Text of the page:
Men always want sex more than women.
That’s one of the pervasive cliches that HuffPost Live host Caitlyn Becker explored in a segment this week. Joining Caitlyn were writers Stephen Dierks and Madison Moore from Thought Catalog, who discussed that site’s recent piece on the most frustrating gender myths, and writer Gloria Roheim McRae, who runs My Kinda Woman, a blog about what it means to be a man or woman today.
We already know that plenty of women crave sex more than the men in their lives. Earlier this month, we published reflections from 13 women who have higher sex drives than their male parters’ — and they aren’t alone.
Dierks suggested that the myth of men constantly wanting sex more is propagated by television and movies, noting that if we see this dynamic over and over again on-screen — men chasing sex, women refusing — we are more likely to expect it in real life.
The conversation also touched on the fact that women with strong sex drives aren’t the only ones disadvantaged by the idea that men want it more. “It’s a lot of pressure on a guy,” McRae said.
In every major city there are massive amounts of single people out there, says Janis Spindel. But it’s tough to find love. She should know: she makes her living from that fact, running a top matchmaking firm.
Forget the romantic notion of destiny. The clinical way to defy the mate-hunting odds, as Spindel can testify, boils down to one thing: location. With Valentine’s Day approaching, The Daily Beast thought it would quantify that part of the love equation, by examining and then ranking the 104 largest American cities, according to which are most conducive to finding, and keeping, a spouse.
We entered every U.S. city with more than 200,000 people into our computers, then dumped in data surrounding five criteria:
- Singles ratio: The larger the percentage of singles, 18-and-over, according to U.S. Census data, the bigger the relative pool for finding the perfect mate.
- Social life: Using Citysearch, we determined a social life quotient—how many restaurants and bars there are per over-21 adult, as a proxy for meeting opportunities.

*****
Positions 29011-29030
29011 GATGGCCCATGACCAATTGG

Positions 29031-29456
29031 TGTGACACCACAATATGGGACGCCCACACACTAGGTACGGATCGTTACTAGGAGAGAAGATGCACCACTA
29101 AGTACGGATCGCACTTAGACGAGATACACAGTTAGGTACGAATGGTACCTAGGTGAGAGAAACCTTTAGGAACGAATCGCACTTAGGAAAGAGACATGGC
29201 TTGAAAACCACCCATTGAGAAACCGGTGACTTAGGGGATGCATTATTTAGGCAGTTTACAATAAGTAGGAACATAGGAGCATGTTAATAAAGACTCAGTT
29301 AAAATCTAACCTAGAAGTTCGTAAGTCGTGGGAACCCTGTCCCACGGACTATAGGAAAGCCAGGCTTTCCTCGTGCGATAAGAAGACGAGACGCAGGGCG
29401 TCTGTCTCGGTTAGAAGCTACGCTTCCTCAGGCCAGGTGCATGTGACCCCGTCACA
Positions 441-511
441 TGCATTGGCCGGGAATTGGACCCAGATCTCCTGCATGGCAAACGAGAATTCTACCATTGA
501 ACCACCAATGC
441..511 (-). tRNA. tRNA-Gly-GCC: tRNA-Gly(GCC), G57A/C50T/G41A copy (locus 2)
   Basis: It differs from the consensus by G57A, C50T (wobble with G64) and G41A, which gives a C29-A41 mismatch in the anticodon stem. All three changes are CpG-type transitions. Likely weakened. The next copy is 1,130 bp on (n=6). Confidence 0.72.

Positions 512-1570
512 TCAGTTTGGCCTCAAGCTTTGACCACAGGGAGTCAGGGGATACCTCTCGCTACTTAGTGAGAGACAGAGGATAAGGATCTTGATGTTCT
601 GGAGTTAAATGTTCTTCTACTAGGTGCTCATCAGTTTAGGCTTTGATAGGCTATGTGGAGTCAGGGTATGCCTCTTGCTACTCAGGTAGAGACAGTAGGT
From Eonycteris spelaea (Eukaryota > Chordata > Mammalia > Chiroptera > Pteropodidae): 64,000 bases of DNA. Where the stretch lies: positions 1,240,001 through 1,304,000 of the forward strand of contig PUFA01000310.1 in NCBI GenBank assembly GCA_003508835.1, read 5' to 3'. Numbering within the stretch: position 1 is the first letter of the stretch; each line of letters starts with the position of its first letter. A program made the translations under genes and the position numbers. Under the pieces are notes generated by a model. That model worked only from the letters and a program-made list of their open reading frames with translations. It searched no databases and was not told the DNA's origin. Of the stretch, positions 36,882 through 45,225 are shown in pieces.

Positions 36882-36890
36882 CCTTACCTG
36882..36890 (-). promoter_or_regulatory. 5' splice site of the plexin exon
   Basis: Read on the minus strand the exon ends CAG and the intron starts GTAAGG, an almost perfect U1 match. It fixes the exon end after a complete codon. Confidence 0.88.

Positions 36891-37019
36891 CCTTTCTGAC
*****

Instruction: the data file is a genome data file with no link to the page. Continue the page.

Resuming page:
- Emotional Health: Studies show that happy people are more open to love. So we ranked cities based on the the Gallup-Healthways Emotional Health Index, based on thousands of questionnaires where respondents described how much they smile and laugh, whether they are treated with respect, whether they find enjoyment, get stressed, feel happy, etc. Cities in milder climes tended to fare better here, skewing those cities higher on rankings.
- Marriage ratio: Is a given city marriage-minded? To determine, we measured the percentage of people who got married in 2008, as a percentage of overall marriage-aged population. Greensboro, North Carolina, for instance, ranked in the top quintile for the percentage of singles, but it ranked toward the bottom for marriages, earning a D.
- Divorce ratio: It’s one thing to get married. True love means you stay married. So we measured 2008 divorces as a percentage of marriage-aged population. Stockton, California, which received an A grade for marriages, finishing in the top quintile, also received an F for divorces, ranking third from last on our list. Riverside, California, meanwhile, notched an A in both categories, placing it seventh overall.
These rankings are universal, designed to be neutral in relation to gender, race, religion, sexual orientation or age.
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